interview video record






All participants, except one local male student, took interest in reading the signage and also made use of the supplies to clean up their tables after the meal.


Feedback from participants


Additionally, we surveyed those who had interacted with our signs after their meal to gather insights on the effectiveness of the campaign and areas to improve in.


  1. Did you clean up after your meal? Why?
  2. What do you understand from the message we are trying to convey through this campaign?
  3. Are you more inclined to keep the eating environment clean now?
  4. How do you feel about eating here knowing a fellow patron cleaned up for you?
  5. How did you feel when you cleaned for the person after you?
  6. What would make you more inclined to clean after your meal?


In general, all the participants understood the messaging and the purpose of this campaign. A common initial misconception among the locals is that the signs and tissues seemed to signal that the table is reserved. But they quickly realise that it is not the case as they see that a few other tables have the same sign.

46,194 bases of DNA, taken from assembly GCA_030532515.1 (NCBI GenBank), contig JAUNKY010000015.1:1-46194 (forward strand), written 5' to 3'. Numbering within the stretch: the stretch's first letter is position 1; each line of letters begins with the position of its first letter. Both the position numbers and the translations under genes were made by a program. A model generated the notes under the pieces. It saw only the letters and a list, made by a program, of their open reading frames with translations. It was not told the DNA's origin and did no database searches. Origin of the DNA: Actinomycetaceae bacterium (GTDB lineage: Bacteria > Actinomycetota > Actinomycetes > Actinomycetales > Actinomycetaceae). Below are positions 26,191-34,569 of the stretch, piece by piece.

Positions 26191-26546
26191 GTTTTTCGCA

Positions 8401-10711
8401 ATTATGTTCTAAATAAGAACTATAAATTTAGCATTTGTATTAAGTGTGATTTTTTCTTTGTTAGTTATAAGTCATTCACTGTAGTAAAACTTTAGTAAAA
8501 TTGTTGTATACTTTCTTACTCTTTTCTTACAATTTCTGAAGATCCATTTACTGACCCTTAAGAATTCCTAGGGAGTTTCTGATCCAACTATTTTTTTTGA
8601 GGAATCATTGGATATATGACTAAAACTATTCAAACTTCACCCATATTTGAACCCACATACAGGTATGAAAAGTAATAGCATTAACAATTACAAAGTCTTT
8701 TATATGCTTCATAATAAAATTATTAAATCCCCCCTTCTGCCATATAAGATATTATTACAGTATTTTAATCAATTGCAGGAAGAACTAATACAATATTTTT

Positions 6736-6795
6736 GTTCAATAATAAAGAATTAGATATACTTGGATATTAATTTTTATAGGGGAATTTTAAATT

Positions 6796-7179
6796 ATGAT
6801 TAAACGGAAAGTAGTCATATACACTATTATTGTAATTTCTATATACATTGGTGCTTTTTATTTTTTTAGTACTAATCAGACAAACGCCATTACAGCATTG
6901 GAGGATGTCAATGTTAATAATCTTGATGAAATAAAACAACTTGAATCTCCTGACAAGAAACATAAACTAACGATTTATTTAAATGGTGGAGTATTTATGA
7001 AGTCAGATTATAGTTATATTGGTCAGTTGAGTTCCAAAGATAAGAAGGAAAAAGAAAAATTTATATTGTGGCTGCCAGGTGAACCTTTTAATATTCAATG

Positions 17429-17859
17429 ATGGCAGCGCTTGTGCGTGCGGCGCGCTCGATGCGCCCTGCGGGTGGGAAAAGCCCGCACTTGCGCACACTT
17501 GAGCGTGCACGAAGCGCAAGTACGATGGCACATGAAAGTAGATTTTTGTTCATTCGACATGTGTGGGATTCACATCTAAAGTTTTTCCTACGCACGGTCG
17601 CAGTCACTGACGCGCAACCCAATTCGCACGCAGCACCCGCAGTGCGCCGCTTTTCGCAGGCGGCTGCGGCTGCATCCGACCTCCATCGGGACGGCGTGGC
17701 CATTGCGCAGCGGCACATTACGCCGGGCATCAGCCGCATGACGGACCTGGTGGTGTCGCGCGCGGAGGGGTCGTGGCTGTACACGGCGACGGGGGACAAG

Participants mentioned that they thought this was a great initiative, and that it “feels good” knowing that someone before had cleaned up for them, and that they cleaned up after themselves for the next person – “it’s like taking care of people”.


The only participant who did not clean up seemed nonchalant and indifferent about the campaign. He did not seem to understand the messaging thinking that “it was some CIP instead of encouraging us to keep it clean”.


Things that could be improved include making the wording and design of the signage more “fun”. The wording could also be more clear cut – the group of middle aged NTU staff did not fully understand the purpose of the post its.


Feedback from the class

  • To create more comprehensive campaign
  • Photoshop photos of tissues into graphic, add colours to branding
  • Put hand and cloth at diagonal and make “clean it forward” to be bigger
  • Add diagonal in the logo – action of cleaning and dirty is in logo
  • Clean up the table, no need to have a tiny details of croissants
  • Minimise text
  • Perhaps have signatures on the table instead of post its